Efforts to open a small trade school are quietly under way in Grand Harbour.
Youth worker Michael Myles is setting up a training facility for mechanics in a new partnership between Hope Academy and several private sector partners in the auto industry.
Mr. Myles said the program – similar to a now defunct training scheme run through the Superior Auto garage – would use classroom space at the school and a workshop being developed in a converted shipping container.
He said the program would be accredited through the Jamaican German Automotive School, the training program for mechanics in Jamaica.
Private sector sponsors have donated around $10,000 in tools, engines and other equipment, as well as a disused shipping container, which the Rotary Club of Grand Cayman is outfitting.
Mr. Myles said he expects the work and the accreditation process to take until March to complete.
He said the program would be a night school and would qualify students to work as entry-level mechanics on island.
“It will be similar to the program that ran at Superior Auto,” he said. “They weren’t able to do it any longer so there is currently no mechanics program on island.”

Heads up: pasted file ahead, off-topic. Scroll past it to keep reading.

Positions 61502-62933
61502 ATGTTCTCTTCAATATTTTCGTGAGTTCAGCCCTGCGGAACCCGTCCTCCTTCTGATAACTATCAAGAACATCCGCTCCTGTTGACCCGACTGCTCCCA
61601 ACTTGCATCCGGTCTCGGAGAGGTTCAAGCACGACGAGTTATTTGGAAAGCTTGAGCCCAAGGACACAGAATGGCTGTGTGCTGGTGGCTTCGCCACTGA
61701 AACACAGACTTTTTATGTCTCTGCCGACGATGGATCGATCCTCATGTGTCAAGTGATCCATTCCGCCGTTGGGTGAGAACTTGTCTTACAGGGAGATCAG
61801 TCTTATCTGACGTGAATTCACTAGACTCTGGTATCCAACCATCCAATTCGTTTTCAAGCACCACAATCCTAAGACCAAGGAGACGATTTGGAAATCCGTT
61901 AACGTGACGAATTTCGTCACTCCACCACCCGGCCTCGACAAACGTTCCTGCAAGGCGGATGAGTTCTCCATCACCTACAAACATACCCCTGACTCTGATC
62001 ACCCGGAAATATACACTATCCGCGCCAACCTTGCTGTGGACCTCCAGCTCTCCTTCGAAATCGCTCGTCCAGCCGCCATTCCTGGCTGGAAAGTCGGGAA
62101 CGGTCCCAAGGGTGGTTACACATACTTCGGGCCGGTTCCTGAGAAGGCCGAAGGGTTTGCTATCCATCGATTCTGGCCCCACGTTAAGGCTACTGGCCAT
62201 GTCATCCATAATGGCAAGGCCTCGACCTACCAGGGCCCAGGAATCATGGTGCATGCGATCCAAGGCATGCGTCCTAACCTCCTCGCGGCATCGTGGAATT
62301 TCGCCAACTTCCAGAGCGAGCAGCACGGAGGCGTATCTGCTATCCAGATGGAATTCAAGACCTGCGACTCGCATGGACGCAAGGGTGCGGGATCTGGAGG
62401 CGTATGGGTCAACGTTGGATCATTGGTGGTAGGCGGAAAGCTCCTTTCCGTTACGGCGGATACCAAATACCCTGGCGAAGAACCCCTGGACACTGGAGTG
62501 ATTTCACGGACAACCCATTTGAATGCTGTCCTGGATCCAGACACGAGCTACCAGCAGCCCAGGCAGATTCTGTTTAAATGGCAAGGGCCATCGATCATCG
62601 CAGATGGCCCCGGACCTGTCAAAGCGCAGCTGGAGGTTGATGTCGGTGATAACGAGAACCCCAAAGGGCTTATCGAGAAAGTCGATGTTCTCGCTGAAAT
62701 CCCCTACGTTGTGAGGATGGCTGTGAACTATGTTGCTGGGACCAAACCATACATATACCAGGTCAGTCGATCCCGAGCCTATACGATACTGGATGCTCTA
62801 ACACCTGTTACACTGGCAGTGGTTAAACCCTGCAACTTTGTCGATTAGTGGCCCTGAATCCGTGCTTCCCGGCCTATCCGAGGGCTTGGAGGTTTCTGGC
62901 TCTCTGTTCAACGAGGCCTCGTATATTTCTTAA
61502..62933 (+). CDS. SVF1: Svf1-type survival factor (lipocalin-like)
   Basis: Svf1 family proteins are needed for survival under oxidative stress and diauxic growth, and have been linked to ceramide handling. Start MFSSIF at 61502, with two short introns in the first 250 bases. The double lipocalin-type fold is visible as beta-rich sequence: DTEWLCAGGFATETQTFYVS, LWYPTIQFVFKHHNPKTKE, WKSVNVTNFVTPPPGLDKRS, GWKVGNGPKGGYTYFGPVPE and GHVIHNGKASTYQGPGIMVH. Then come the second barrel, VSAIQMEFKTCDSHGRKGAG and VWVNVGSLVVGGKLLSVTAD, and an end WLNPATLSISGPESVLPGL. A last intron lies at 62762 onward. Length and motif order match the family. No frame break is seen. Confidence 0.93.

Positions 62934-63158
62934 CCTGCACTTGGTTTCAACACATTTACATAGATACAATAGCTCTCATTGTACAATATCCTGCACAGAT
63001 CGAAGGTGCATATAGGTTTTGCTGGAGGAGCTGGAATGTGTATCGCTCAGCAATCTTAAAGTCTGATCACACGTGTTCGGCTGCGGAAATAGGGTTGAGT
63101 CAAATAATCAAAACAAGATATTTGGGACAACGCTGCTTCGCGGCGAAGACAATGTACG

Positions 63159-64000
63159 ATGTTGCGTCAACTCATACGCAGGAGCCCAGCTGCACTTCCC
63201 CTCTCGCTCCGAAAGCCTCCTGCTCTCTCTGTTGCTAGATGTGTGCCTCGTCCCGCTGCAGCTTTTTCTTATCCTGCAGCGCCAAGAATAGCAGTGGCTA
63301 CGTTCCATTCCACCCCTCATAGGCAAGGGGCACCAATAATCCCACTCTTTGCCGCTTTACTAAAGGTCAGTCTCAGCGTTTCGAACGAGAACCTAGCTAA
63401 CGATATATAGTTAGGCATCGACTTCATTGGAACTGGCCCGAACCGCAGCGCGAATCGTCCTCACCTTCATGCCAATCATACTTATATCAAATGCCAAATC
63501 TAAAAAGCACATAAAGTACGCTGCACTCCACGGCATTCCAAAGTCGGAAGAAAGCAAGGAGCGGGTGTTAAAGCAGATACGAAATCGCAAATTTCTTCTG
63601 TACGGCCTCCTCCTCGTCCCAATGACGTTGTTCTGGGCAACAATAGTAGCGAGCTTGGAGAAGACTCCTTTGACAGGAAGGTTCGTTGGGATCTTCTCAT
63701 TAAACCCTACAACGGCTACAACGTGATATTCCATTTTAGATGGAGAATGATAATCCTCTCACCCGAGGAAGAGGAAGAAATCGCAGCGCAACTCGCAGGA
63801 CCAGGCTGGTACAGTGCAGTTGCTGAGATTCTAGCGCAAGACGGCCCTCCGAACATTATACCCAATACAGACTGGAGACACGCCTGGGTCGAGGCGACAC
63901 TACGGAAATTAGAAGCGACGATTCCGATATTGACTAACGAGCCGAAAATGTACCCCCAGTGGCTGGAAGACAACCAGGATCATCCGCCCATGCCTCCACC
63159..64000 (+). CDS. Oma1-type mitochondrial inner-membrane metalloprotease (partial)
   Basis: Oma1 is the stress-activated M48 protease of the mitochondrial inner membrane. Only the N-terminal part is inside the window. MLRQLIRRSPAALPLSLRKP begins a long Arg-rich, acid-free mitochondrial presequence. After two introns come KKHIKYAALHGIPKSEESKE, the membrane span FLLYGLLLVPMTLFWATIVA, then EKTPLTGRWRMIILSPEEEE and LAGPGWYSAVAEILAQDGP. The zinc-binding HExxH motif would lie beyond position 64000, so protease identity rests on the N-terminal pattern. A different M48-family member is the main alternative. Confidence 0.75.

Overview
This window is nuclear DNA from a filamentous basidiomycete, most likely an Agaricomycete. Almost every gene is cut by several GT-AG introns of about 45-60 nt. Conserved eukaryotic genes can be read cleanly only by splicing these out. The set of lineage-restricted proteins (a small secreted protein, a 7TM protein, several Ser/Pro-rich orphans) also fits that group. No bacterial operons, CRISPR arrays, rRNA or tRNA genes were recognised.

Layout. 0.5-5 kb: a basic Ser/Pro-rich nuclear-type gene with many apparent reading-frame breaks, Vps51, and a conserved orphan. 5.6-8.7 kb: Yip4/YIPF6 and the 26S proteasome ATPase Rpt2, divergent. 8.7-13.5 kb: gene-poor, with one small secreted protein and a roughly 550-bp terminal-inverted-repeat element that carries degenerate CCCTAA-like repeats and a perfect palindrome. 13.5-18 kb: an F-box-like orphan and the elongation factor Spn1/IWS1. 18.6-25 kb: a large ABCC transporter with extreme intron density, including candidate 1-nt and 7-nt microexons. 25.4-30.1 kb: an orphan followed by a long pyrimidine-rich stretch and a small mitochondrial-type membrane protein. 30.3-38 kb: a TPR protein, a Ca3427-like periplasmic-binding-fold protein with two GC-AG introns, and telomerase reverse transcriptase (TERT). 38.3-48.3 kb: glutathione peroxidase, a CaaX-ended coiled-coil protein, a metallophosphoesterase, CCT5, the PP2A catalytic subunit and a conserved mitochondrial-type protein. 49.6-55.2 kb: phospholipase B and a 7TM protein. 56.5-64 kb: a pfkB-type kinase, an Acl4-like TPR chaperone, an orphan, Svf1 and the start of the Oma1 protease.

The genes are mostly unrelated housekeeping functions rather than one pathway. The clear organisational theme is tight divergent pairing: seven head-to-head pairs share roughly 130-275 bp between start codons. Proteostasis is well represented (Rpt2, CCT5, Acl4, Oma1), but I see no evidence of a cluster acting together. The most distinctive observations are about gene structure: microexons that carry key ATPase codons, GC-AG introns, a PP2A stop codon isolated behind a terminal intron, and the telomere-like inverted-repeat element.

Mr. Myles, formerly government’s at-risk youth officer, now operations and development manager at Hope Academy, said Owen Knight, the instructor for the mechanics program, was now working at Hope.
He said, “No one uses Hope Academy after 3:30 p.m. and we decided the facility needs to be used. We already have an accredited instructor.”
He said students would have to pay to take part in the program, but would likely be eligible for government scholarships.
“It is not a free program, we need to pay for the teacher, to put the lights on at night,” he said. “There is more to it than just playing with engines. You need math, English, science, you need to understand IT.”
He said there was scope to expand into other areas, like cosmetology, barbering and electronics, if the mechanics program is a success.
“The average mechanic is not Caymanian, the average barber is not Caymanian, most waiters and bar staff are not Caymanian. These are career paths we have to open up for our people.
“I’m not sitting around waiting for government to do anything. If they want, they can partner with us, but if not, students will have to apply for scholarships.”